SEBI eases norms for share buy-backs, IPOs

The News

  • The Securities and Exchange Board of India (SEBI) has amended the rules related to public issues, takeovers and buy-backs based on feedback received from various market participants.

 

Background

  • The changes were based on the recommendations made by a panel led by capital markets expert Prithvi Haldea, who has submitted the report to SEBI in May, 2018.
  • Changes to governance norms for exchanges and depositories were based on the recommendations of the R. Gandhi panel, which had submitted its report in the last week of March.

 

Amendments done

Initial Public Offering (IPO):

  • The new IPO norms include immediate relatives within the definition of promoter and promoter groups.
  • The SEBI Board decided to give companies more time for the upward revision of open offer price and announcing the price band for an initial public offer (IPO).
  • While raising funds through an IPO, a company can now announce the price band just two days before the opening day of the issue instead of the earlier requirement of five days.
  • Financial disclosures now need to be mentioned only for three years instead of five.
  • Also, companies making a rights issue have to submit a draft document only if the issue size is more than ₹10 crore. Currently, the threshold limit in such cases is ₹50 lakh.
  • Meanwhile, disclosure requirements related to group companies have been made more specific in the SEBI (Issue of Capital and Disclosure Requirements) Regulations.
  • The minimum anchor investor size has been reduced to ₹2 crore from the existing ₹10 crore.
  • Insurance companies and foreign portfolio investors have been allowed to participate as anchor investors in main board IPOs.

 

Exchanges and depositories:

  • The regulator has also brought parity in terms of shareholding limits for domestic and foreign entities in stock exchanges, clearing corporations and depositories.
  • This would allow eligible foreign and domestic entities to hold up to 15% stake in such market institutions.
  • Until now, only a select set of investors were allowed to hold 15% stake in exchanges and depositories.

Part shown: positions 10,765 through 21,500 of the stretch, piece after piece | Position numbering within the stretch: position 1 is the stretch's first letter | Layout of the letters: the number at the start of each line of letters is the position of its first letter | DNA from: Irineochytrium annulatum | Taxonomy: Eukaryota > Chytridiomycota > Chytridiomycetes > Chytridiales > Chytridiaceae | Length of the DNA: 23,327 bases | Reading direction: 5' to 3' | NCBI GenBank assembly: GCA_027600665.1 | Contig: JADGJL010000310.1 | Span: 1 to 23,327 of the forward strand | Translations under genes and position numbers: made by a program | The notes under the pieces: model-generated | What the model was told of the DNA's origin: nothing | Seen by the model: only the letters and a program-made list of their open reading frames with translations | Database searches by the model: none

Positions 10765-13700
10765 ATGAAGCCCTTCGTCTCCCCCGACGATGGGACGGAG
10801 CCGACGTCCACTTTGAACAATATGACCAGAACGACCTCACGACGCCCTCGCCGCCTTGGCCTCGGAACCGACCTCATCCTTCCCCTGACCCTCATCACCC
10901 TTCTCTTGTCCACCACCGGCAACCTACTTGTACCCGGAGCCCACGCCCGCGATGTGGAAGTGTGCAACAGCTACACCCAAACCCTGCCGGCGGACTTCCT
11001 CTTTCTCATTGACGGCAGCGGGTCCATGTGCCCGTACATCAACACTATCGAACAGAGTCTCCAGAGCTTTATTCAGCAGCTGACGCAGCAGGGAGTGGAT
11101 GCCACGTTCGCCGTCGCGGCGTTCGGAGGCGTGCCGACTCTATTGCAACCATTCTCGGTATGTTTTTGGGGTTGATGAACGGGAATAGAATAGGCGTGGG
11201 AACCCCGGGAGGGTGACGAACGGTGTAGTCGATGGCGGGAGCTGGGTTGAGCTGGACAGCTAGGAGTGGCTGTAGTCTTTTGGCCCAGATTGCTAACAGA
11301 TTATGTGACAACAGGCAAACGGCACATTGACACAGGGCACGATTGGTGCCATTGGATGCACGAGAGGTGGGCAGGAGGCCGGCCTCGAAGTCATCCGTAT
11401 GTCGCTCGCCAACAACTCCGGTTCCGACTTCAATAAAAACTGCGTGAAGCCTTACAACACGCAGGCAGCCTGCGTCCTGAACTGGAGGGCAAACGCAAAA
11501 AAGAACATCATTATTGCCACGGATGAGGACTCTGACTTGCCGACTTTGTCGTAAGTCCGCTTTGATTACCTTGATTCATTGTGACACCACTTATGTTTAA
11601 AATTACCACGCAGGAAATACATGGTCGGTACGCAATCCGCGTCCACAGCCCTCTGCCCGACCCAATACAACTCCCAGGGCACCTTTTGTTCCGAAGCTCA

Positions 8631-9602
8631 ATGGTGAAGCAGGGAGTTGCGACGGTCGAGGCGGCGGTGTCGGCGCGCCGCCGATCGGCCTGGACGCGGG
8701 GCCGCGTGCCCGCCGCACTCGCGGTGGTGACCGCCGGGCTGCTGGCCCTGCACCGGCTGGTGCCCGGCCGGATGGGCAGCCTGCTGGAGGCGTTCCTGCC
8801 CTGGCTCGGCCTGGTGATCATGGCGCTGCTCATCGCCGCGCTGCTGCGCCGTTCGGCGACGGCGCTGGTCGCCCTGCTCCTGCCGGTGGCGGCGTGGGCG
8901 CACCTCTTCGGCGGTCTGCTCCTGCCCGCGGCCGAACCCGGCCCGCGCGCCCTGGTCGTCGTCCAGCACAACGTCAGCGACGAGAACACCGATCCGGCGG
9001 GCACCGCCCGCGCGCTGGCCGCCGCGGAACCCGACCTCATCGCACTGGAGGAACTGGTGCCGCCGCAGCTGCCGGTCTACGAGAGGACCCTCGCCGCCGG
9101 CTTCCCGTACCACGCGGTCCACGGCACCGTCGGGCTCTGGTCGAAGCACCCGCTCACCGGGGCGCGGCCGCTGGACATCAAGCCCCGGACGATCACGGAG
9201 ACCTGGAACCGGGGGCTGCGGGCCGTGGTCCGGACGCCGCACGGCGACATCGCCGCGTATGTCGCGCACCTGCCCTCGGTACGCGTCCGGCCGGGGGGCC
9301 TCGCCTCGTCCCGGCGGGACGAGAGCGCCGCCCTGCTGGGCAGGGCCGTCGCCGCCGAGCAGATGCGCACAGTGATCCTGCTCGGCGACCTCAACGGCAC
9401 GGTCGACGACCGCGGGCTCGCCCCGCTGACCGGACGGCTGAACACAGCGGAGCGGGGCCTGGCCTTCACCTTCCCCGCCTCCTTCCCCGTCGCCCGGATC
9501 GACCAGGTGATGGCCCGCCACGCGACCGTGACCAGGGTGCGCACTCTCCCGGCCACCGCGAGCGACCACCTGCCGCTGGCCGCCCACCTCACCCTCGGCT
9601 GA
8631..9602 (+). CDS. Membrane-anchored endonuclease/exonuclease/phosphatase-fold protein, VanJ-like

• SEBI has also decided to amend the norms related to the tenure and directorships of managing directors and public interest directors (PID) of such market institutions.
  • The tenure of the managing director and the CEO of an exchange, or a depository, will be capped at two terms of five years each, up to the age of 65 years.
  • Independent directors can have three terms of three years each, up to the age of 75 years.
  • For a PID moving from one market institution to another a one-year cooling period would be mandatory.

 

Buybacks:

  • The buyback period of a company’s stock has been redefined as the time between the board’s resolution to that effect and the date on which the payment will be made to shareholders.
  • At least 15% of the securities a company proposed to buy back should be reserved for small shareholders, while the maximum limit was capped at 25% of the company’s paid-up capital.
  • It also allowed companies to buy back as much as 10% of shares outstanding without shareholders’ resolution.

 

Registrar and Transfer Agents (RTAs):

  • SEBI will also soon set out new norms for enhanced monitoring and supervision of market intermediaries, especially registrar and transfer agents (RTAs).
  • Incidentally, SEBI had earlier constituted a committee chaired by R. Gandhi, a former Reserve Bank of India deputy governor, to examine this specific issue regarding RTAs but decided against accepting the committee’s proposals.
  • SEBI said it would soon issue a circular for RTAs with the new guidelines.

 

 

Purpose of the amendments

  • The aim is to remove redundancies, simplify language and factor in the changes in the Companies Act and also the circulars/FAQs issued by SEBI.
  • It was taken up because the Issue of Capital and Disclosure Requirements (ICDR) regulations had become unyielding and obsolete, and was still referring to the Companies Act, which were redundant and the language was tedious.
  • The amendments in ICDR (Issue of Capital and Disclosure Requirements) Regulations relating to rights issue and public issue will simplify the disclosures in the offer documents, which was otherwise a tedious and a cumbersome process.
  • These changes will ease the manner and the time generally taken to raise funds from the public.
  • The easier disclosure requirements are aimed at encouraging genuine companies to raise funds through the capital markets route, while the stricter definition of promoter group will ensure that IPOs are not misused to evade taxes.
  • The move to permit issuers to announce the IPO price band two days before the issue opening date will enable them to budget for volatility in both the domestic and global markets.
  • SEBI has tightened the definition of ‘promoter group’ to prevent fraudulent transactions.
  • There were many regulatory norms that were required to take care of the market practices, IPO size and international practices. Hence, the amendments are in the similar direction.
  • It was a part of its attempts to rationalise stock market regulations.

 

About SEBI

  • The SEBI was established in 1988 but was only given regulatory powers on April 12, 1992, through the Securities and Exchange Board of India Act, 1992.
  • Its headquarters is located at the Bandra Kurla Complex, Business District, Mumbai.
  • It also has northern, eastern, southern and western regional offices.
  • The Securities and Exchange Board of India (SEBI) is the designated regulatory body for the finance and investment markets in India.
  • It plays a key role in ensuring the stability of the financial markets in India, by attracting foreign investors and protecting Indian investors.

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